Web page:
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Exploring the Da Vinci CodeInvestigating the Issues Raised by the Book and Movie
By Lee Strobel Garry Poole
ZondervanCopyright © 2006 Lee Strobel and Garry Poole
All right reserved.
Chapter OneWHAT CAN HISTORY REALLY TELL US?
Blinding ignorance does mislead us. O! Wretched mortals, open your eyes! Leonardo da Vinci
Breathtaking Lincoln Cathedral, towering atop Lindum Hill in a quaint community two hours by train north of London, can be seen from twenty miles away. Some say it's among the finest medieval buildings in all of Europe. Its edifice, parts of which date back to 1072, is awash in spotlights at night, creating a spectacular golden glow.
I pulled open the massive black door and walked inside. The cavernous sanctuary, with its arched ceilings and elegant stained glass, still functions as a church today. Exploring a long hallway, our footsteps echoing as we went, Garry and I came upon a small room to the right and opened the door, which creaked eerily on its hinges. Our eyes immediately were captured by an elegant statue along the wall-a finely carved marble image of a winged and bearded figure bearing a written proclamation. How ancient was it? Fifteenth century? Earlier?
I smiled and picked it up, easily holding it above my head. "Look!" I exclaimed. "Styrofoam!"
Sure enough, the statue was a clever fake. Next to it was amonument that purported to date back centuries-but it was made of plywood. And the stone wall with beautiful frescos painted on it? The whole thing was drawn on heavy canvas-including the stones themselves.
Ron Howard had been here.
As director of The Da Vinci Code movie, he had been faced with a challenge. The plot of the book climaxes with a confrontation at London's Westminster Abbey, but officials there refused to let Howard film his movie inside their historic walls. The reason, they said, is that the novel is filled with "factual errors" and was "theologically unsound."
So Howard went hunting for another ancient building that could pass for the interior of the 940-year-old Abbey. That brought him to Lincoln Cathedral.
Cathedral officials were critical of Brown's book too, calling it "speculative and far-fetched," and even heretical in places, "based on ideas put forward rather late in the church's history." Still, they opted to open their doors for the filming of three of the movie's scenes. "The book claims that the church has suppressed important facts about Jesus," the Cathedral's dean said in a statement. "The way to counter this accusation is to be open about the facts as we understand them and welcome vigorous debate."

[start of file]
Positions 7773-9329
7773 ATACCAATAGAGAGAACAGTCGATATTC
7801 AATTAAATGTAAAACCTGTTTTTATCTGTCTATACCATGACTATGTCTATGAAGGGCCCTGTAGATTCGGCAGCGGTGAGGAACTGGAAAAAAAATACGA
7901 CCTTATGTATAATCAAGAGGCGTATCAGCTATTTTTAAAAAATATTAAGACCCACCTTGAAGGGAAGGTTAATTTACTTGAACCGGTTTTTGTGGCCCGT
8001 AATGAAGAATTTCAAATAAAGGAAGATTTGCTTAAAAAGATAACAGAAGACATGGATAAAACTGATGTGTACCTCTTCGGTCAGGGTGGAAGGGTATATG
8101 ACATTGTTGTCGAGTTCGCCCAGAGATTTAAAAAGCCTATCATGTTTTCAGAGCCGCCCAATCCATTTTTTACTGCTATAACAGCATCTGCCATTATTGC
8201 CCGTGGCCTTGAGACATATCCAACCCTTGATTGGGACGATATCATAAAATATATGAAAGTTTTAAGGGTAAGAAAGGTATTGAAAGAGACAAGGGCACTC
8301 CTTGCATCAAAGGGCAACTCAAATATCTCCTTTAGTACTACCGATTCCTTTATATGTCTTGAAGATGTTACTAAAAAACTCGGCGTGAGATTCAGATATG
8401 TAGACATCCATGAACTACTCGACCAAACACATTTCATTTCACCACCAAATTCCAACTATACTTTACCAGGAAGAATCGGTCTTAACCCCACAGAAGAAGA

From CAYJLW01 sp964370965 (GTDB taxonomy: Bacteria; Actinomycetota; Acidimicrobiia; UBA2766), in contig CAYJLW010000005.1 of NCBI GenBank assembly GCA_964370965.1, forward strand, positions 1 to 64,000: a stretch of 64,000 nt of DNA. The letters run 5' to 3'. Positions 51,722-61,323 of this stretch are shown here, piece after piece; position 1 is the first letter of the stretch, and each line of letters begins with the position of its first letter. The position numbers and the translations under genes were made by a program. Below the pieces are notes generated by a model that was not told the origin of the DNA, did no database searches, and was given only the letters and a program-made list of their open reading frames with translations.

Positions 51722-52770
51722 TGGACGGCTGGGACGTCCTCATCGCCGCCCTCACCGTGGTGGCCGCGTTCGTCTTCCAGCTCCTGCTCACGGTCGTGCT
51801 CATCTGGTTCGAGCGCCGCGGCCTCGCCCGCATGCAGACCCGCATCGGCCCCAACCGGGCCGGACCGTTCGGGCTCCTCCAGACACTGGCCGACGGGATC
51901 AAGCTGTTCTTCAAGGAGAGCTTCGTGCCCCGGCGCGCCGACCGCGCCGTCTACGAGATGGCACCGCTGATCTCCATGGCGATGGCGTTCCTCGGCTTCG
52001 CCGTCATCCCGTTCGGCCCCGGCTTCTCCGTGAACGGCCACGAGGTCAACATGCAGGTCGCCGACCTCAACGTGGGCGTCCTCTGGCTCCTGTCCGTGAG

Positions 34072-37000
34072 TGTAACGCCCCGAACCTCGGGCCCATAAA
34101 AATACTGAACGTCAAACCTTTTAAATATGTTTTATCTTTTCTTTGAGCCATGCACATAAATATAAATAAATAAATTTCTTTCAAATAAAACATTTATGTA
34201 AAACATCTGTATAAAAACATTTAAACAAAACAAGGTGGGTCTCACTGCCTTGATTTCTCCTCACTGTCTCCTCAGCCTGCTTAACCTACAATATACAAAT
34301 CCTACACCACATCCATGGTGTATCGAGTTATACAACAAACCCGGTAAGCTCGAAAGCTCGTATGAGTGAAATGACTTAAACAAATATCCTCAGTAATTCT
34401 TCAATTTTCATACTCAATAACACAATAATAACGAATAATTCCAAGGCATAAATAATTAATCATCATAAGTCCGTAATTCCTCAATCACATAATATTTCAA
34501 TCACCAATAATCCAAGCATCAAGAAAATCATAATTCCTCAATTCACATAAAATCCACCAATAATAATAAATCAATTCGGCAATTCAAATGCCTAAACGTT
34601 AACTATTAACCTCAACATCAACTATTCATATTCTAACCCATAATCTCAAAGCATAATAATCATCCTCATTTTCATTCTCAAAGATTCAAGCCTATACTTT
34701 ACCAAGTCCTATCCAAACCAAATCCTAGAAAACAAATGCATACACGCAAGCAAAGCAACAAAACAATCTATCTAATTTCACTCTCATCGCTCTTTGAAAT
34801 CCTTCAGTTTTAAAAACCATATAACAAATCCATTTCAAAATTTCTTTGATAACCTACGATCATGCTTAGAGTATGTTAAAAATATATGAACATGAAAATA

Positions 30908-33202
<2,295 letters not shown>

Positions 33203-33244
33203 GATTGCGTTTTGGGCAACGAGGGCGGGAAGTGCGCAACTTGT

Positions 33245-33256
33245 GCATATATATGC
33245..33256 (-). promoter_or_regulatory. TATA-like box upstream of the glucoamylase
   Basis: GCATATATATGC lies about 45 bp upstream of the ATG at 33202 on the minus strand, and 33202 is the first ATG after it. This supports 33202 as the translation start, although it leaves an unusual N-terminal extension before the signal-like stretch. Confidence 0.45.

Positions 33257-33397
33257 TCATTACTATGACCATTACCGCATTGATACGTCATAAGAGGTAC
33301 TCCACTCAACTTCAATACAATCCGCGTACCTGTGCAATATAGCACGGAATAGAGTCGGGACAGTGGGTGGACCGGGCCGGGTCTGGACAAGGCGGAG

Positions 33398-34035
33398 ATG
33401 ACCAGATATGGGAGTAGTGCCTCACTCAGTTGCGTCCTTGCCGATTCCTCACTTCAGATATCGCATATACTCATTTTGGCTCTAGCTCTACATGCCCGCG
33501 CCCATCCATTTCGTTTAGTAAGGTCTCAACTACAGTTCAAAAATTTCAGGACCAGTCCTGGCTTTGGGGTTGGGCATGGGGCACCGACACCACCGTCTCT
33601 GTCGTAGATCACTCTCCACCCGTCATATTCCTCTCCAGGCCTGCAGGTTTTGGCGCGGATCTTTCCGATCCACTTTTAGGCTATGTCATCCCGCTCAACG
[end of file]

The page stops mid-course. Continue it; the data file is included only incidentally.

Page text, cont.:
Once inside, Hollywood did what it does best: create illusions. Phony paintings, crypts, and statues were skillfully designed and constructed. To the casual observer, they appeared every bit as real as the other historic artifacts in the medieval cathedral. On camera, they would undoubtedly fool viewers.
In a way, this harmless Hollywood trickery is a metaphor for the more insidious illusions that, according to Dan Brown, have fooled students of history for generations. His basic charge in The Da Vinci Code is that people have been misled and deceived by historical accounts about Jesus that have no basis in reality. History, Brown asserts, is written by the winners, who naturally paint themselves in positive ways while disparaging their defeated foes-and so we're left with a biased and tainted record that only tells one side of the story.
"Almost everything our fathers taught us about Christ," says a character in the novel, "is false."
What can we know for sure about history? How can we assess whether an ancient document is trustworthy? Are there legitimate criteria we can use to test historical claims? And what about some of the eye-popping historical allegations that Brown makes, such as his assertion that the Priory of Sion has been protecting the secrets about Jesus, Mary Magdalene, and their descendants for centuries? Or that it was Emperor Constantine, an ersatz Christian, who deified Jesus, collated the Bible, and destroyed competing gospels in order to eliminate the real story about Jesus' identity?
I placed a call to Dr. Paul Maier, a well-respected and straight-shooting professor of ancient history, and made an appointment to question him about these issues. It was time to get some answers.